I’m very pleased to introduce Worthwhile Magazine™, an online magazine about appraising and the art and antique fields that I co-founded last year with my friend and fellow appraisal colleague Courtney Ahlstrom Christy, ISA CAPP, of Ahlstrom Appraisals in the Atlanta, Georgia region. Courtney and I serve as the Co-Editors of Worthwhile Magazine™. Our mission statement is:
“Worthwhile Magazine™ is an online repository of personal property appraisal knowledge accessible to the general public and professionals alike. Discussions include evolving practices and current scholarship used when valuing the various fields of collecting. Since knowledge is power, we believe an open dialogue about connoisseurship is worthwhile.”
As part of our goal of increasing empowerment, access to the magazine’s content is free and open to both industry professionals and the general public.
We have an exciting group of content planned for the coming year to expand on the articles already published in 2018. Our existing content includes:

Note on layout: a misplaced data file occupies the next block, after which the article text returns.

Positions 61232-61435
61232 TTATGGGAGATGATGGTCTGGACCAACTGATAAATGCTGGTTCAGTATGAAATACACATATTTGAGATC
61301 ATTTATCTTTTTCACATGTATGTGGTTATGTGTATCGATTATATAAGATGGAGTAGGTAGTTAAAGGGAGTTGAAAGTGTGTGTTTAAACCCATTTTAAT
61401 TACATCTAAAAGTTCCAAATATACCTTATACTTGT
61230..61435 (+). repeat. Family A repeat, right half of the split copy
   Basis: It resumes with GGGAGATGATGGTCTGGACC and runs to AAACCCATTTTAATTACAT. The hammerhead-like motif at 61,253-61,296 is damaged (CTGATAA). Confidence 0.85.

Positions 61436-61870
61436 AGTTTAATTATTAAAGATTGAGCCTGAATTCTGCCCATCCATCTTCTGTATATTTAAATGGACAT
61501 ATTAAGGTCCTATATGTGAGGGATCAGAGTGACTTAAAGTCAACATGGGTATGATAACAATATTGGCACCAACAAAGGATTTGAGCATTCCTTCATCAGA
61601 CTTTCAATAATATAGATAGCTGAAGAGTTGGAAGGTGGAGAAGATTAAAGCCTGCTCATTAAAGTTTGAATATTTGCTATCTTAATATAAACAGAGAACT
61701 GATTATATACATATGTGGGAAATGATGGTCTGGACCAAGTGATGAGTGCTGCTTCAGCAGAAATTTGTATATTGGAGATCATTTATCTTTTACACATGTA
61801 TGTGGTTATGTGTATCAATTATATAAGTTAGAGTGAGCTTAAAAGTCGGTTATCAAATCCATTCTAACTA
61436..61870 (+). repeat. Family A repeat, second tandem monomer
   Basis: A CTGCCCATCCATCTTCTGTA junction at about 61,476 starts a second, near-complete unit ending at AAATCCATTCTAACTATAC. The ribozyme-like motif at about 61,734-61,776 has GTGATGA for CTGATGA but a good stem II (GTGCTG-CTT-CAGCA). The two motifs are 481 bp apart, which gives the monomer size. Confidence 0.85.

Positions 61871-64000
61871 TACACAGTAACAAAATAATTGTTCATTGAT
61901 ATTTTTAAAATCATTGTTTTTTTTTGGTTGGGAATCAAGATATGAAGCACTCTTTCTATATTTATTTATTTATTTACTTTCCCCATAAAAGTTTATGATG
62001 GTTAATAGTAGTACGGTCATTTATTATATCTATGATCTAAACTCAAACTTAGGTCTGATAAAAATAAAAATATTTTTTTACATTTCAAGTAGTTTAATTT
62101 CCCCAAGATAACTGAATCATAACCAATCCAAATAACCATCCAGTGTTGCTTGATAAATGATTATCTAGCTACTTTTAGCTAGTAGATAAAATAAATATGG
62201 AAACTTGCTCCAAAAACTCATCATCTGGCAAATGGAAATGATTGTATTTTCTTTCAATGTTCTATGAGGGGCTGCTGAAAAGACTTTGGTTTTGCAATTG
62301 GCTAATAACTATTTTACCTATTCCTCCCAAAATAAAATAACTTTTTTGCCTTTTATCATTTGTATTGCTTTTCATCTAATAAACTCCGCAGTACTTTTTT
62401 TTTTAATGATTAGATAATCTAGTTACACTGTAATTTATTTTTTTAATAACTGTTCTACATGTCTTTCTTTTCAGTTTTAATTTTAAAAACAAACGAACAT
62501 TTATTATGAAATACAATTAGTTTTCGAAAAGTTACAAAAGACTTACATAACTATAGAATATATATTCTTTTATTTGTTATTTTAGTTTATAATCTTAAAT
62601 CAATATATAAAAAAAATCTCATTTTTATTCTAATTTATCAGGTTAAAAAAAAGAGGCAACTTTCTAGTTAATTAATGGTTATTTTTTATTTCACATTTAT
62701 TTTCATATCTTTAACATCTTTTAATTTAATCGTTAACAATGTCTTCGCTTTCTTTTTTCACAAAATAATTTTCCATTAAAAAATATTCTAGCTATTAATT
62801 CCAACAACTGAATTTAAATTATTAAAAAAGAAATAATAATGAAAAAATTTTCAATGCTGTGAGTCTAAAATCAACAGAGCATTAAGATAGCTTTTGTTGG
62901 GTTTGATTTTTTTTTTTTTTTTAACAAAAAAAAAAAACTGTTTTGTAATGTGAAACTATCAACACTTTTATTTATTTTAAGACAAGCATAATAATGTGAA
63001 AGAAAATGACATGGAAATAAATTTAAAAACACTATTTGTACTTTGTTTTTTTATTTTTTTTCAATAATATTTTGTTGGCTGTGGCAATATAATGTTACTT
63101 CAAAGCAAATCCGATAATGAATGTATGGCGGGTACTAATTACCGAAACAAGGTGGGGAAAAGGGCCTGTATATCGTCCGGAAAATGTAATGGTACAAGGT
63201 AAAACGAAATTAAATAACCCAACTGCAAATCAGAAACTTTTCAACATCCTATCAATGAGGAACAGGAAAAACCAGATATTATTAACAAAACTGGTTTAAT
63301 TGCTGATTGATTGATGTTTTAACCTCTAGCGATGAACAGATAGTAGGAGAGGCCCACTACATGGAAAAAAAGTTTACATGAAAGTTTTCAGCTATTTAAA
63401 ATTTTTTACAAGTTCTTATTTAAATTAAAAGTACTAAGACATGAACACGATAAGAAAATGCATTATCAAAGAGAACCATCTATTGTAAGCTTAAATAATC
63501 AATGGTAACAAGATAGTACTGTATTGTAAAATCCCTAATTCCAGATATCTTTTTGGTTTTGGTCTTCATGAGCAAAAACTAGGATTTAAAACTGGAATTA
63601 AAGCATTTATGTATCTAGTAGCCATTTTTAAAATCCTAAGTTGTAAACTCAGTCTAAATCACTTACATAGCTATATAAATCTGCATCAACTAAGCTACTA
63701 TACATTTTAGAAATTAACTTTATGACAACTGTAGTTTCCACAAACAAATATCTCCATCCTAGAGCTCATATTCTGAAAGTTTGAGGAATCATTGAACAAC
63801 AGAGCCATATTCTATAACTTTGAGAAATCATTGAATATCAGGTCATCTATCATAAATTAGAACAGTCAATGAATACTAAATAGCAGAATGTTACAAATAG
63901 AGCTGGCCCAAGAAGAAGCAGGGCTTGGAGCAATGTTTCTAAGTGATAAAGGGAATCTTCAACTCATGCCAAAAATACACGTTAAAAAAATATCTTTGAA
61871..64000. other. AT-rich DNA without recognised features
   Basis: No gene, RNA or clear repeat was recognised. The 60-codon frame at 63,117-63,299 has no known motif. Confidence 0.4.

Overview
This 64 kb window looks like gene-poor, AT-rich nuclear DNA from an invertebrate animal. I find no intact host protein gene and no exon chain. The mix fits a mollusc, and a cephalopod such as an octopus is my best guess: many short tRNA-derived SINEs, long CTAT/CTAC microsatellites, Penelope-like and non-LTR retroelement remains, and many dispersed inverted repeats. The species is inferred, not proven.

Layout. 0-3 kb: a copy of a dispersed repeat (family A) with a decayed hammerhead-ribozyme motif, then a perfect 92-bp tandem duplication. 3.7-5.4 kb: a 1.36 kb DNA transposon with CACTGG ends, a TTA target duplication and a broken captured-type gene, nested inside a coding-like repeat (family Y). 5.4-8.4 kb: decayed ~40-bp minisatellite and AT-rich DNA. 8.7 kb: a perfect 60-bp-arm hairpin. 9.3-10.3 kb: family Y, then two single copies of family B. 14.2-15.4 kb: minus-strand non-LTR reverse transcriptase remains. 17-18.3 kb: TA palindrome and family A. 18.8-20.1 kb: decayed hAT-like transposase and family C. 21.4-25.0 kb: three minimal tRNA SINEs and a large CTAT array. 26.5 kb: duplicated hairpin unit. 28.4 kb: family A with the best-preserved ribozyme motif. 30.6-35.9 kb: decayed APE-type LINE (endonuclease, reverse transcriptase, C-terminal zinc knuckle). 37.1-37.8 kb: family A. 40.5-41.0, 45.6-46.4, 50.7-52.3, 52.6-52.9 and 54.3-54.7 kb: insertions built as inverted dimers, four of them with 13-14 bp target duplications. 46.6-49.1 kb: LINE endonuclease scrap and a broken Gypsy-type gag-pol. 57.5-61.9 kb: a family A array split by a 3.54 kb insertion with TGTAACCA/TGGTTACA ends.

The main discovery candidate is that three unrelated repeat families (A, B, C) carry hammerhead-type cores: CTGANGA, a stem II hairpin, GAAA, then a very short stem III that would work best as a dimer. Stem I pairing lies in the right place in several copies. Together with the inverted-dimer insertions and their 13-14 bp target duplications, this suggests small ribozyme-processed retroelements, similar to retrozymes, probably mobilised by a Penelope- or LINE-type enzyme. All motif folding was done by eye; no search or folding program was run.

-The Catalogue Raisonné: An Art Collector’s Underutilized Friend by me
-Beware the One-Page Appraisal Report by Canadian appraisers Kelly Juhasz, ISA AM and Darlene N. Wong, ISA CAPP
-An Evolving Market of Light and Color, a detailed analysis by Courtney of the market for American studio and contemporary art glass
-The Right Stuff: The Surprising Compatibility of Minimalism and Collecting by me
You can check out all of our articles and read them in full online at https://www.worthwhile-magazine.com/articles-page/ and if you are interested in submitting a contribution or know someone to recommend, our Submissions process and Content Style Guide can be reviewed online here https://www.worthwhile-magazine.com/submissions/ You can also subscribe to receive notifications of newly published articles.
It has been a deeply rewarding and fun experience to create the magazine with Courtney, and we look forward to expanding our “open dialogue about connoisseurship” in the coming year.
In addition to co-founding the magazine, it was quite an eventful year here at the appraisal firm, with a number of professional milestones achieved. Among other accomplishments, this year I successfully completed the requirements to reach the “Certified” level of membership in the International Society of Appraisers, which is their highest and most prestigious level of membership. I can now add “ISA CAPP” following my name in recognition of that membership level, and I am among roughly 20% of all ISA members who have met these requirements and completed the process.